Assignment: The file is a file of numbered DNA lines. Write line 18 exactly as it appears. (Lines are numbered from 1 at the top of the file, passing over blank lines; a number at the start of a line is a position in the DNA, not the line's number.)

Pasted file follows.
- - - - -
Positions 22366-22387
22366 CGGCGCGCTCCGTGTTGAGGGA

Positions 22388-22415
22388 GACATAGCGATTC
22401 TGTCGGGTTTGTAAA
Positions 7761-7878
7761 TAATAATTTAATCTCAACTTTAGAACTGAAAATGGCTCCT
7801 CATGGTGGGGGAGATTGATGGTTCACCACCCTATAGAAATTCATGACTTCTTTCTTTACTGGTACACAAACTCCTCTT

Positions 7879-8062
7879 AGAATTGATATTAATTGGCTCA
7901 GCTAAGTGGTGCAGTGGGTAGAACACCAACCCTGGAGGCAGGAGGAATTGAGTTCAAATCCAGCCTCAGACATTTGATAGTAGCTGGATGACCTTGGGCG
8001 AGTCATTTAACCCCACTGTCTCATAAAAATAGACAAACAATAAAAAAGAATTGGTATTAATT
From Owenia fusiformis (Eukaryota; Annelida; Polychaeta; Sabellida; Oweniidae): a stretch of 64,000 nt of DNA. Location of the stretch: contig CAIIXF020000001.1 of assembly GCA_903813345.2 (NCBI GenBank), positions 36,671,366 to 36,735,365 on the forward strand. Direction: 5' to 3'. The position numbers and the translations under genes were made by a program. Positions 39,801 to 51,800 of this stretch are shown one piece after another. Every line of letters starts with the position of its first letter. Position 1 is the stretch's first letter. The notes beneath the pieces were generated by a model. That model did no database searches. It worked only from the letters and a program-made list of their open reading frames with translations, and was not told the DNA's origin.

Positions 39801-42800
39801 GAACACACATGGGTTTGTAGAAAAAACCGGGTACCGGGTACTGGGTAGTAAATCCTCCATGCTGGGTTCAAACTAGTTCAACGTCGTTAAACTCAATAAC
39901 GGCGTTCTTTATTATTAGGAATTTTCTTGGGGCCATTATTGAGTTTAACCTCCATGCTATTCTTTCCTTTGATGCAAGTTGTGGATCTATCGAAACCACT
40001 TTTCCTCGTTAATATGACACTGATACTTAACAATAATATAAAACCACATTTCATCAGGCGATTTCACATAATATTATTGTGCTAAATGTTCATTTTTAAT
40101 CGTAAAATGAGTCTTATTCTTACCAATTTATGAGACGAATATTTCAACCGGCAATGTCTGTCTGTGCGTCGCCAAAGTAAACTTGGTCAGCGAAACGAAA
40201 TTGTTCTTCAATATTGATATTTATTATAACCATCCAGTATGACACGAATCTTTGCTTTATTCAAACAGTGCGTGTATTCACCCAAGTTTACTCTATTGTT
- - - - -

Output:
40101 CGTAAAATGAGTCTTATTCTTACCAATTTATGAGACGAATATTTCAACCGGCAATGTCTGTCTGTGCGTCGCCAAAGTAAACTTGGTCAGCGAAACGAAA